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Greener Living through Small Changes

A couple of weeks back I posted about the small steps we have been taking to move away from plastic in a bid to go green. The reaction I got to that post was so enthusiastic, I’ve decided to follow up with further tips on small changes that can make your family life more environmentally friendly.

It’s easy to be green

Being a parent brings a lot of responsibility with it. The most obvious one is the care of your child. Their physical and mental welfare is your greatest concern from the moment of their birth. Your outlook on life changes. The world around you suddenly seems at once more precious and more frightening. Maintaining the world as it is or, better yet, making it a healthier, less endangered place is one of my personal goals as a parent. I want my children to see the beauty of the natural world and to enjoy rivers, forests, oceans, mountains, fresh air, fresh food and so much more. But the sad truth is that if we don’t all pull our weight, make some changes and strive actively to create less waste, that goal will be damn hard to reach.

There’s lots of ways you can do your bit without breaking your stride, or the bank, so here are a few ideas to ponder and put into action.

Turn your thermostat down

It is a small change but it can make a huge difference to the amount of oil you use. Turning your thermostat down by just one degree can reduce your fuel consumption by 10%. Happily, this is a change that will save you money too, even if you’re already getting your heating oil from a competitive supplier like Emo.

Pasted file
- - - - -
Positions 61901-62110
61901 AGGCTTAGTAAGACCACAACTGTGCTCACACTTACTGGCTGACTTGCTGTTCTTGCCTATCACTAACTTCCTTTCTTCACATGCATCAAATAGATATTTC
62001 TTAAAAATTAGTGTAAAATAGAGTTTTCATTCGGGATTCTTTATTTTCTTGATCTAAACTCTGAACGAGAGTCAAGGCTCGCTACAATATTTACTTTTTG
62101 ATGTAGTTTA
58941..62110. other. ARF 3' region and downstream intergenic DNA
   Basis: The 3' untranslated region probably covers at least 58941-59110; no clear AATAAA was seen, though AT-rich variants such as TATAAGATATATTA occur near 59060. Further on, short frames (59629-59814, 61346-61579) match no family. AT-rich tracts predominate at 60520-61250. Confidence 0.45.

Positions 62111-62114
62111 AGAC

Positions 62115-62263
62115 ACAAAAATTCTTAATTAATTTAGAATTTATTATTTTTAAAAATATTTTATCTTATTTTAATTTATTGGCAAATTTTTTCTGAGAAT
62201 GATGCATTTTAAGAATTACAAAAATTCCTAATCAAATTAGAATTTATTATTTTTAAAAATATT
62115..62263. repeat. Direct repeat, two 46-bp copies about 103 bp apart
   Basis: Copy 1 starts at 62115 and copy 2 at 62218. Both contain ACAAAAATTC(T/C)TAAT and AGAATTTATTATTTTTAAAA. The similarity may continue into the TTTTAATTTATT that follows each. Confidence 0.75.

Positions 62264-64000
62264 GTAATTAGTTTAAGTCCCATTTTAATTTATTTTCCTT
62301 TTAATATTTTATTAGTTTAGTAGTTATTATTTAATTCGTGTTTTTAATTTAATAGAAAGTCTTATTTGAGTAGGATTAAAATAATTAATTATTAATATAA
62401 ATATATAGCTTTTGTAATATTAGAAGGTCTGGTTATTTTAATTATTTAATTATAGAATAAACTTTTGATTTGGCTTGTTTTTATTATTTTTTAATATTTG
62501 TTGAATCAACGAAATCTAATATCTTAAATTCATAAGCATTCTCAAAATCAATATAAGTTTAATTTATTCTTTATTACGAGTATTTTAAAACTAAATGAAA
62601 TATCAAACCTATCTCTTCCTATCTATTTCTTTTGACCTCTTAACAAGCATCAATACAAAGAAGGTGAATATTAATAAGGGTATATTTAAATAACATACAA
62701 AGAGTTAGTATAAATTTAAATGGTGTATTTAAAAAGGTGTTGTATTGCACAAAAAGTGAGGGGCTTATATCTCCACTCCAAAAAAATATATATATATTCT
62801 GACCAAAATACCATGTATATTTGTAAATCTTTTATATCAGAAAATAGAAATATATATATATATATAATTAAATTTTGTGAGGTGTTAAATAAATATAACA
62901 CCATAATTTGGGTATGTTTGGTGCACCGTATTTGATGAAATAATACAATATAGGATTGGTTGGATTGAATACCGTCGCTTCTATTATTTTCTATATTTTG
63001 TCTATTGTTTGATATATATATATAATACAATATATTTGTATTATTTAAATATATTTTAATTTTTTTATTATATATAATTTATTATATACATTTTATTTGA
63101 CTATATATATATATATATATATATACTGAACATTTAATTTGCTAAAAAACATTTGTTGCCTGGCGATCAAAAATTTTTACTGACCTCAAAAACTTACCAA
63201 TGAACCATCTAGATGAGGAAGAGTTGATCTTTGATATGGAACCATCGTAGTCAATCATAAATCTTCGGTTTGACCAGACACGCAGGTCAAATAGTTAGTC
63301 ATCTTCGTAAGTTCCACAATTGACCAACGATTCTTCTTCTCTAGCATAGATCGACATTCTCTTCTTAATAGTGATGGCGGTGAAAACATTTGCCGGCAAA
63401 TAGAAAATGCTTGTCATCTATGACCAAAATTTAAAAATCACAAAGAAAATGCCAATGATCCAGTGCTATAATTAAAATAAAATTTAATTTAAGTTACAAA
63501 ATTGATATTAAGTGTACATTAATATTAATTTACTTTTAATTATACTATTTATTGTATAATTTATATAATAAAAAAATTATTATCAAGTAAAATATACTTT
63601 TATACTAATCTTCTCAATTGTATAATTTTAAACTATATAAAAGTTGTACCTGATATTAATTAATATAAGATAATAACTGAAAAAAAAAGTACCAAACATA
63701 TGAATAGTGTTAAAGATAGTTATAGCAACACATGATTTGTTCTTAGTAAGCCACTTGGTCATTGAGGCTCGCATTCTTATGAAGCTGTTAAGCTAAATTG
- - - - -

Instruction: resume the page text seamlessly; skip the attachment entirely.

Reduce your paper towel usage

I remember when my mam started to buy kitchen roll (paper towels to the non-Irish among you). I thought they were amazing. Now, less so. Yes, they are handy for spills, but when you think about it, it does seem a bit nuts to go out and buy paper that is packed in plastic foil  just so you can go home and gradually over the space of a week put it all in the bin. Dish cloths, old tea towels or old hand towels are an ideal, washable alternative. The change over is easy. You just need to stick with it and pass the paper towel tower in the supermarket next time you go.

Turn to the light side

By now you are probably well aware that LED lights are way better for the environment than old-fashioned light bulbs and even halogens. They use just a fraction of the energy that other bulbs do and they last for a decade or so. One by one as bulbs blow or you change light fittings, opt for LEDs. Again, a small easy change. You just need to think of it  when the time comes.

Save your arts and crafts scrap

One of my favourites! If, like us, you do a lot of crafts, yourself or with your children, or you sew, don’t bin the leftovers at the end of a project. Even if it’s just a few scraps of fabric or coloured card, you can do all sorts of creative crafts with them. Here are a few ideas I have had over the years. Maybe you’d like to give them a go?

Sewing Machine Embroidery Cards made with fabric scraps.

Papercraft Bunnies with coloured card and giftwrap leftovers

Change your cleaner to one that’s greener

Off the shelf cleaning products can contain a host of harmful chemicals and often the job they do can be done with household products like vinegar, lemon juice, bicarbonate of soda and a dash of elbow grease. The environmentally-friendly cleaning products you can buy may be a bit pricier than the regular stuff, so homemade alternatives are worth looking into.  To start with, even just swapping out one product for a greener version is a good idea. Just do what you can, it all adds up.

Ditch the air-fresheners

Rather than buy air freshening products containing chemicals and artificial scents, try opening your windows and doors for a while each day and using plants to clean the air. There are several varieties of houseplant that are said to be great at filtering the air and providing extra oxygen at the same time. Look for the low maintenance ones. That’s what I am doing. I’m been eyeing up the  offshoots of my mother in law’s spidler plants since I read that NASA tests showed them to be the best at purifying air. Now all I have to do is learn macrame and make myself a plant hanger.


[Disclaimer: This is a collaborative post. All photos and opinions are my own. ]

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